PHILIP MORRIS USA INC. and R.J. REYNOLDS TOBACCO COMPANY, Appellants,
ROBERT A. GORE, SR., as Personal Representative of the Estate of GLORIA H. GORE, Appellee.
final until disposition of timely filed motion for rehearing.
and cross-appeal from the Circuit Court for the Nineteenth
Judicial Circuit, Indian River County; Cynthia A. Cox, Judge;
L.T. Case No. 312008010052CA04.
Geoffrey J. Michael of Arnold & Porter LLP, Washington,
DC, and David Northrip of Shook, Hardy & Bacon, Kansas
City, MO, for Appellant Philip Morris USA, and Gregory G.
Katsas of Jones Day, Washington, DC, and Charles R.A. Morse
of Jones Day, New York, NY, for Appellant R.J. Reynolds
D. Rockenbach and Andrew A. Harris of Burlington &
Rockenbach, P.A., West Palm Beach, and Jason L. Odom of
Gould, Cooksey, Fennell, P.A., Vero Beach, for appellee.
an Engle progeny wrongful death case brought by the
plaintiff, Robert Gore, personal representative of the estate
of his late wife, Gloria Gore, against the defendants, Philip
Morris and R.J. Reynolds. The defendants appeal a final
judgment awarding the plaintiff $460, 000 against each of
them after the trial court applied the jury's comparative
fault determination. The plaintiff cross-appeals the
judgment, raising issues concerning punitive damages and
comparative fault. We affirm as to the main appeal, and
reverse and remand as to both issues raised in the
the main appeal, we conclude that the defendants failed to
preserve any Daubert challenge to the testimony of the
plaintiff's expert historian, Dr. Proctor, concerning the
defendants' use of ammonia in an effort to increase the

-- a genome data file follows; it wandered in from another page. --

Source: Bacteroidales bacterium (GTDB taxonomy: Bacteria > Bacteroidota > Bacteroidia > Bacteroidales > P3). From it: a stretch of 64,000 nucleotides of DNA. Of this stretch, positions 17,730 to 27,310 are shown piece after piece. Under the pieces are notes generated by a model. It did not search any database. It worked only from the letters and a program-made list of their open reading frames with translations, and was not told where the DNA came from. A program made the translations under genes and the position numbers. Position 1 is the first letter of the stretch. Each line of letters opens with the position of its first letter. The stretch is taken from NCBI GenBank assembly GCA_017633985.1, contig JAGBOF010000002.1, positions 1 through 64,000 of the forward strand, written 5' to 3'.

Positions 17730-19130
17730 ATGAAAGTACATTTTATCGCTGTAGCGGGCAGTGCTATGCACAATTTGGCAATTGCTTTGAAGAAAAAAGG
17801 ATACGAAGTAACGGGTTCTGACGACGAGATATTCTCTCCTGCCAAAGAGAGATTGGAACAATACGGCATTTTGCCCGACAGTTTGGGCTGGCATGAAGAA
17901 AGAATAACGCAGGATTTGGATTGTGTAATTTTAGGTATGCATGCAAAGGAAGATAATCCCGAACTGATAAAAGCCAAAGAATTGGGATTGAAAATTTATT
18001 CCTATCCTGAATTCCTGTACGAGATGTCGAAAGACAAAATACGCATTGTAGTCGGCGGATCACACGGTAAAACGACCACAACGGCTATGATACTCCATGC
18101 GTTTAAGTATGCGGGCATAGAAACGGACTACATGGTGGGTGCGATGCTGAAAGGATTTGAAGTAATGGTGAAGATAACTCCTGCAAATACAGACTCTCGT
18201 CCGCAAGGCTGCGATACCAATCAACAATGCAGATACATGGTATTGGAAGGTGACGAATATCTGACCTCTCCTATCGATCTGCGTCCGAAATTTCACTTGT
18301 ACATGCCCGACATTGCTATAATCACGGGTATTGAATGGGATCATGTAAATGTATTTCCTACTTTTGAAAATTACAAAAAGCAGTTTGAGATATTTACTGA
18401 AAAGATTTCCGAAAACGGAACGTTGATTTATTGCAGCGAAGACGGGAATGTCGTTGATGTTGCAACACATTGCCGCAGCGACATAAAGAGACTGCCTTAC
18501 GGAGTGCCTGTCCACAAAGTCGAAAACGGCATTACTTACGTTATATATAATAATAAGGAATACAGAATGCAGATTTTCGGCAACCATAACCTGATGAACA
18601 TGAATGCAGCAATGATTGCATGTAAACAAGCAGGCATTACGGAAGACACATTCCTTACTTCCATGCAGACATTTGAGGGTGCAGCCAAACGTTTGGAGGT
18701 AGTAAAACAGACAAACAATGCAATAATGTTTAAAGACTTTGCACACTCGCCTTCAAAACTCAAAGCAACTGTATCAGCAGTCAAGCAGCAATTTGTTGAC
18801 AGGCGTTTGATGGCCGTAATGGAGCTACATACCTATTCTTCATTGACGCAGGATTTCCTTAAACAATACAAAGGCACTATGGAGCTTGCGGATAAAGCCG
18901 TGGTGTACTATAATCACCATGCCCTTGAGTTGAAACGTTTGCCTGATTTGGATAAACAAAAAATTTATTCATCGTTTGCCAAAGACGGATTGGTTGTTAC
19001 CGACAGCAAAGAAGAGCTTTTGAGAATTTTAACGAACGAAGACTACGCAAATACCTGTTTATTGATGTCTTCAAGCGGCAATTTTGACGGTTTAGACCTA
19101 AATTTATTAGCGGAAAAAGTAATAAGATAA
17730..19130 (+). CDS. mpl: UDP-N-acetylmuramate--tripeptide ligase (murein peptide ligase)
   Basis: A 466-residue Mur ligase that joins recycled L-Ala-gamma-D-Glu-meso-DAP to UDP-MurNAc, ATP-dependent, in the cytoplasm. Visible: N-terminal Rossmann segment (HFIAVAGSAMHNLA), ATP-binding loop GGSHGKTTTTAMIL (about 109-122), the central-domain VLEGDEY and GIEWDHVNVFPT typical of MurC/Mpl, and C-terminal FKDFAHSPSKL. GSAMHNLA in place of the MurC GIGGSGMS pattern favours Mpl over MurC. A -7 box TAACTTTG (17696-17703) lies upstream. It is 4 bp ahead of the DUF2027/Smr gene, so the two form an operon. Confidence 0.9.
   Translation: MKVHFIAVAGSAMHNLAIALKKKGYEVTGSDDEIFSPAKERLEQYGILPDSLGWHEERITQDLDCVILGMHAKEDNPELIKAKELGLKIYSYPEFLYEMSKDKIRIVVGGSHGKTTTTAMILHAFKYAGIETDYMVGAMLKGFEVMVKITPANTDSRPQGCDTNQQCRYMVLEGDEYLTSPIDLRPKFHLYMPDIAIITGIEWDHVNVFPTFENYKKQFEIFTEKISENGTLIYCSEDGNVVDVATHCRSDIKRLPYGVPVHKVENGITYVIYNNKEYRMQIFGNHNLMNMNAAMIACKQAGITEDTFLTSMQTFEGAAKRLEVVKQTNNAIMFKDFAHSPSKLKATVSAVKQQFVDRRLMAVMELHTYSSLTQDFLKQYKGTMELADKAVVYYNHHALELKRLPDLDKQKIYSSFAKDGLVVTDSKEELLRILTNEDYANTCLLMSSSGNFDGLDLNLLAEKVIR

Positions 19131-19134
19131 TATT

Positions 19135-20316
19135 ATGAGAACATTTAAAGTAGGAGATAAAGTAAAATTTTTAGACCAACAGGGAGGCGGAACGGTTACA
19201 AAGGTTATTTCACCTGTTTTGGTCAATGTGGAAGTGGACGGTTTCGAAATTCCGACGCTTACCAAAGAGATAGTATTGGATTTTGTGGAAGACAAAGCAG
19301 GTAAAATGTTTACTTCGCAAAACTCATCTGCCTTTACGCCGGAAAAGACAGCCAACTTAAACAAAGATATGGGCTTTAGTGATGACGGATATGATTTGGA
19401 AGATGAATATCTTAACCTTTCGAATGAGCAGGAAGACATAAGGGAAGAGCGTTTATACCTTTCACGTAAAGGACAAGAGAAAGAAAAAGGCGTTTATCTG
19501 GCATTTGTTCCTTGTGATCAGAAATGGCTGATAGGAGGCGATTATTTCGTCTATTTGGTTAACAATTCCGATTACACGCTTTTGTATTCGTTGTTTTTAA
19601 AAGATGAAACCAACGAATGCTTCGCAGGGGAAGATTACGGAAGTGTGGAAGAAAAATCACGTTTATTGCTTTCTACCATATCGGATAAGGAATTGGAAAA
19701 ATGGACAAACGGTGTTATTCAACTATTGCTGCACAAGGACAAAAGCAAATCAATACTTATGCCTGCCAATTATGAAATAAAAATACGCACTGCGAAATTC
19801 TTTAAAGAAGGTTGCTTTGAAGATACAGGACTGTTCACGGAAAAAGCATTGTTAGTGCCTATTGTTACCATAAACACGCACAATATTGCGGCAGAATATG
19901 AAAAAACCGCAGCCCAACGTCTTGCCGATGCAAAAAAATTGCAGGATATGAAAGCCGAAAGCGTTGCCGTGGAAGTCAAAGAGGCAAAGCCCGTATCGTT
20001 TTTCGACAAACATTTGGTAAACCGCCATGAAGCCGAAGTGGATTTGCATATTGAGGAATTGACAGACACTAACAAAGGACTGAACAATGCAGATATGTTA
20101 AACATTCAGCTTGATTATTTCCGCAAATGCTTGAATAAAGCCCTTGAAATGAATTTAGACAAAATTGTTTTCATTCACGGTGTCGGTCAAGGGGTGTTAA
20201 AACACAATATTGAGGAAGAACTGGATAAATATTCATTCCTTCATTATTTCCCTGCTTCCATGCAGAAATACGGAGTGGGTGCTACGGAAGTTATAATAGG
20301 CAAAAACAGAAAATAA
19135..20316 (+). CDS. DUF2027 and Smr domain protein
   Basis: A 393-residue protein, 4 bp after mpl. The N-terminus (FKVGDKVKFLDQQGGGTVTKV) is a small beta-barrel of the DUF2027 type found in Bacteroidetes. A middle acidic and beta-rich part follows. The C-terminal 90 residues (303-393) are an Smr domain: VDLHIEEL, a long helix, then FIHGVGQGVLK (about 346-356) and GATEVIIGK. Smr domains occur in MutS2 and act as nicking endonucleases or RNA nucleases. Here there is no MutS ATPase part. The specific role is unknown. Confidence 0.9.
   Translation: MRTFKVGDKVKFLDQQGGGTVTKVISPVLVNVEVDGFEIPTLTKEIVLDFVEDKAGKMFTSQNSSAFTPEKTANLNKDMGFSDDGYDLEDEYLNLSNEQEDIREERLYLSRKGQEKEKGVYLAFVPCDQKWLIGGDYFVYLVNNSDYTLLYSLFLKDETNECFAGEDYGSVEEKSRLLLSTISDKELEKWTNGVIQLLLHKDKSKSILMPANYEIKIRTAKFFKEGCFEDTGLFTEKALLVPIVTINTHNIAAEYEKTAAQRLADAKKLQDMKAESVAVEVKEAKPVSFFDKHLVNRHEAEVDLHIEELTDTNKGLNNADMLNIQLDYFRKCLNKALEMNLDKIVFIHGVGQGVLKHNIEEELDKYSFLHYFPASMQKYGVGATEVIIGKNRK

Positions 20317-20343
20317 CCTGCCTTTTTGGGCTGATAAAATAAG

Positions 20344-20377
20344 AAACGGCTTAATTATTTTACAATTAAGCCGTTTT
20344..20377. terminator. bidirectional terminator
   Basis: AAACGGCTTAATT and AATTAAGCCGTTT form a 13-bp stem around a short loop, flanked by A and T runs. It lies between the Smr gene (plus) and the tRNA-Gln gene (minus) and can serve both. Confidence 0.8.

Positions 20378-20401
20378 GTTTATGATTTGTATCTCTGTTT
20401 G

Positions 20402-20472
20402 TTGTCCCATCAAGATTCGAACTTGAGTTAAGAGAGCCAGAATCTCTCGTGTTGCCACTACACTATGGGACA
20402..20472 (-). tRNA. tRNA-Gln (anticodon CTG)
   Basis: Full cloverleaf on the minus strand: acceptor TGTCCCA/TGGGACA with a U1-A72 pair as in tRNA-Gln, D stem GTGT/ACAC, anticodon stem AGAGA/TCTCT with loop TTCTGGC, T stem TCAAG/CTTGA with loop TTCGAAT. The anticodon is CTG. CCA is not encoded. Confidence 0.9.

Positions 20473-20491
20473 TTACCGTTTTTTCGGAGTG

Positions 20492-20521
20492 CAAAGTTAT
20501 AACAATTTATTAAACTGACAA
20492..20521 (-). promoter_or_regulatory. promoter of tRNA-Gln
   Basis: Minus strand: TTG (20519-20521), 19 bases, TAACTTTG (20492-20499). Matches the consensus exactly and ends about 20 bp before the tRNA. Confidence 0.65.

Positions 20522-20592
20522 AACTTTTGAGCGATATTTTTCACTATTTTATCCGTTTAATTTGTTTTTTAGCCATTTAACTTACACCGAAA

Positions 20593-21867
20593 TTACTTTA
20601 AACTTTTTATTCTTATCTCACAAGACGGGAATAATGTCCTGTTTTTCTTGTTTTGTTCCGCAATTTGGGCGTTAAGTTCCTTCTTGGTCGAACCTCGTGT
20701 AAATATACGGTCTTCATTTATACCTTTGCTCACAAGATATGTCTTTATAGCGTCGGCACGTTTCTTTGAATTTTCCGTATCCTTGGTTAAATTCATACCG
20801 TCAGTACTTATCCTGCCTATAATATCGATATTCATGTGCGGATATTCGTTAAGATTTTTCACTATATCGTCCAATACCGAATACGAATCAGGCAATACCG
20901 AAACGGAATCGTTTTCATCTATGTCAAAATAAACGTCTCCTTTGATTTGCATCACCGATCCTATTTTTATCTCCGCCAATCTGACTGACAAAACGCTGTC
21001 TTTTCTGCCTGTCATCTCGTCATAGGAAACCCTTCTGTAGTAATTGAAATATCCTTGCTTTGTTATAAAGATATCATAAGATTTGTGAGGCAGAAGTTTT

addictiveness of cigarettes. "In order to be preserved
for further review by a higher court, an issue must be
presented to the lower court and the specific legal argument
or ground to be argued on appeal or review must be part of
that presentation if it is to be considered preserved."
Sunset Harbour Condo. Ass'n v. Robbins, 914
So.2d 925, 928 (Fla. 2005) (quoting Tillman v.
State, 471 So.2d 32, 35 (Fla. 1985)).
trial court ruled that Dr. Proctor could testify regarding
his historical review of the defendants' efforts to
manipulate the addictiveness of cigarettes, but that he was
not qualified to give an opinion on the chemistry of tobacco.
To the extent the defendants now suggest on appeal that Dr.
Proctor's testimony went beyond a historical opinion and
ventured into a scientific opinion (i.e., that adding ammonia
to cigarettes increases their addictiveness), the defendants
failed to preserve any Daubert objection.
the defendants raised the Daubert issue in a
pre-trial motion in limine, the trial court deferred ruling
on it until trial. At trial, however, the defendants never
made any contemporaneous objection raising the specific
argument that Dr. Proctor's ammonia testimony violated
Daubert or section 90.702, Florida Statutes. Indeed,
there are no references by the defendants to
"Daubert" or "section 90.702"
anywhere in the trial transcript. We conclude, therefore,
that this issue was not preserved for appellate review.
See Boyles v. A & G Concrete Pools, Inc., 149
So.3d 39, 43-44 (Fla. 4th DCA 2014) (when a trial court
declines to rule on a motion in limine before trial, the
moving party must raise a contemporaneous objection at trial
to preserve the issue for appellate review).